In my initial experiments with 3D viewing systems, I split my side-by-side video recordings into two equal halves using the "crop" facility in the powerful freeware program "ffmpeg", to create two files which were played back simultaneously on two computers. The transport stream (TS) recordings were first converted into left and right mp4 files with the dimensions of 960 x 1080 pixels for each half, and a bitrate determined by the "sameq" option to avoid loss of quality at this stage. To obtain the correct aspect ratio for playback, I then resampled the recordings to give the dimensions of 960 x 540 (or 1024 x 576) pixels, with a target bit-rate of 6 Mb/s. The videos would then play smoothly both on my relatively slow laptop, and on my 2.4 GHz desktop machine, with a resolution comparable to that of the LCD screens.

It might be imagined that it would be difficult, if not impossible, to synchronise playback of the left- and right-hand videos on two PCs with different processor speeds to be frame-accurate at 25 fps. This isn't the case. Having been split from the same file, the two files are inherently synchronised, and share the same time-codes. It just takes a quick simultaneous jab on the space bars of the two PC keyboards to start playback in synch, and once started in synch they stay in synch. This assumes that the two PCs are fast enough to play the video at full speed, and that there are no background processes to cause a delay on either side.

To make synchronised playback easier, however, I wired the spacebar key-switches in two old keyboards to a two-pole press-button switch, so that only this switch needed to be pressed to start playback. The use of a two-pole switch meant that the two keyboards remained electrically isolated. The keyboard scanning frequency of typically 100 - 200 Hz was sufficient to give accurate synchronisation at the start of playback, and I watched fast-moving football and tennis in 3D with convincing results.

Because the viewer sees mirror images, I use the "hflip" option in ffmpeg to reverse the images horizontally. The 3D picture is then seen with the correct orientation. There is also an option to flip video when played back using VLC. Since the stereo pair will also be swapped over when using the side-by-side format, however, the left-hand video must go to the right-hand monitor and vice versa, otherwise the 3D perspective will appear to be reversed from front to back as well as from left to right.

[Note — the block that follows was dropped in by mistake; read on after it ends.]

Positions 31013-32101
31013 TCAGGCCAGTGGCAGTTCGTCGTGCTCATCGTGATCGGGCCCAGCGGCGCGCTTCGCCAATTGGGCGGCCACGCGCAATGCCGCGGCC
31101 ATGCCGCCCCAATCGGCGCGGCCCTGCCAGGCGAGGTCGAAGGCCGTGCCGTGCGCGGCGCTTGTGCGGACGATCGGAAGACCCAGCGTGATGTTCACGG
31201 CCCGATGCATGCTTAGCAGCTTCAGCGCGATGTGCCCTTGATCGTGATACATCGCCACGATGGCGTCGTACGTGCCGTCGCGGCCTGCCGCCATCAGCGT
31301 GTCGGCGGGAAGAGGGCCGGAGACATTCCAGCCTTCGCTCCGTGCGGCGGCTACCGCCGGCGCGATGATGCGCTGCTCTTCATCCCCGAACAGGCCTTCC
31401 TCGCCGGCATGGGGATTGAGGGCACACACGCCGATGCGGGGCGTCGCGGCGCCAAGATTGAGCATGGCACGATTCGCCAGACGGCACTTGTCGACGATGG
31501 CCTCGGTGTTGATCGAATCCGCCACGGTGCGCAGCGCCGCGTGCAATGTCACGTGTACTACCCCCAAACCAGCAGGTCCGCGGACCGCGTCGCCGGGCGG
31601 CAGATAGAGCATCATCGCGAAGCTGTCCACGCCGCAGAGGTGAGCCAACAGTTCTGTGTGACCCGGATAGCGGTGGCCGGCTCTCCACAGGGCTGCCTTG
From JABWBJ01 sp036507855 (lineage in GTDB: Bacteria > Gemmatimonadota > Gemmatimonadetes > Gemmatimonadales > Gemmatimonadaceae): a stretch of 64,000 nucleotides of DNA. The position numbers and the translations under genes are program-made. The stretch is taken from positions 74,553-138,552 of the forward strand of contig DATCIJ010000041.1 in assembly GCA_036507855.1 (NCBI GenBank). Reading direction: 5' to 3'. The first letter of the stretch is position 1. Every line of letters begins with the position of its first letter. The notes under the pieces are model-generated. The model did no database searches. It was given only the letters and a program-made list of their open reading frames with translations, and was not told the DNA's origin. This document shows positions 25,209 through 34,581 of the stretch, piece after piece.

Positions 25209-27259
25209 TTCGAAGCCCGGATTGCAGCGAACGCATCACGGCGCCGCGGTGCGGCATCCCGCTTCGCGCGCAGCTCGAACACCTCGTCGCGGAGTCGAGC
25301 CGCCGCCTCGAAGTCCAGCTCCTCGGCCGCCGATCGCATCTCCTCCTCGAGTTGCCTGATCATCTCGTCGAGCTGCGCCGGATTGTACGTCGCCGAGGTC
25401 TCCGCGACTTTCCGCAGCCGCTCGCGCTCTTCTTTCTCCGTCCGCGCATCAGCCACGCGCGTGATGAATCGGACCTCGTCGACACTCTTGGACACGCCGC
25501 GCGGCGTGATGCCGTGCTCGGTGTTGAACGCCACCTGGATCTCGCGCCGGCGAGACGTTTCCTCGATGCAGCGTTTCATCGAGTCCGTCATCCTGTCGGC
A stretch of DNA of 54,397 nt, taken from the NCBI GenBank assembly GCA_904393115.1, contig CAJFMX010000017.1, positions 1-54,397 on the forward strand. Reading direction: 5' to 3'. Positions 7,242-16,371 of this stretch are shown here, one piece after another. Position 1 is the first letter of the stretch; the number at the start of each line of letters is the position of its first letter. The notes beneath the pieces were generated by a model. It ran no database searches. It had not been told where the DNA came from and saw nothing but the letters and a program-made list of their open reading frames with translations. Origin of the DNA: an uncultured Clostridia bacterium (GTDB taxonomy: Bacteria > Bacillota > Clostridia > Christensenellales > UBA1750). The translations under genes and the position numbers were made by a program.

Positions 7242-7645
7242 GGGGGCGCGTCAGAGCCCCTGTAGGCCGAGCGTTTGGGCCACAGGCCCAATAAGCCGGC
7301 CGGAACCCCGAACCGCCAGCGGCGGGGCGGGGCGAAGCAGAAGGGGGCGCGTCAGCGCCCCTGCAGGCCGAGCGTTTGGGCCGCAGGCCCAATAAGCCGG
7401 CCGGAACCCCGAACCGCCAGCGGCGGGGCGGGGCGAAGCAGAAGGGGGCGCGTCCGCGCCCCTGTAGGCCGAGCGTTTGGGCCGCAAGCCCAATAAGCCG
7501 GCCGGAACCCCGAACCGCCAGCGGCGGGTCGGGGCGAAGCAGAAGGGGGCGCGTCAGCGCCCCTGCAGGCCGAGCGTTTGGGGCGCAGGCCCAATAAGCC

As shown below, it is possible to use just one mirror. In this example, the left-hand monitor is viewed directly while the right-hand screen is seen reflected in the mirror. Hence the video on the right side has to be flipped horizontally before being displayed.


Experimental set-up using one mirror and two computers

Arrangement Using a Laptop
The photo below shows a raw TS video file as recorded from 3D-Sat-TV being played back without any pre-processing using Media Player Classic on a 1.3 GHz laptop. The 1920 x 1080 side-by-side video is split equally between the laptop screen and the external monitor, and runs at about 25% of normal speed. With pre-processing and a slight reduction in resolution, full-speed playback is obtained when running VLC.



Conclusions
My 3D viewing system was designed to make the 3D TV experience accessible to anyone with modest DIY skills, using readily available and inexpensive equipment. The quality of the result is limited only by the native resolution of the monitors and of the broadcast material. In this respect, it sets the standard to which other systems can only aspire. There is an element of the antique in my devising of a modified Wheatstone stereoscope, and it might be argued that the restricted viewing position is a significant drawback. Yet 3D cinema-goers are also constrained to sit in their seats, and wear polarised glasses which don't work when the head is tilted. My system is flicker-free, offers a wide field of view and gives a bright and compelling 3D image without ghosting. The three-dimensional space which is recreated in front of the viewer is most impressive!


Contact John Legon

28/11/2011. Last updated 31/8/2012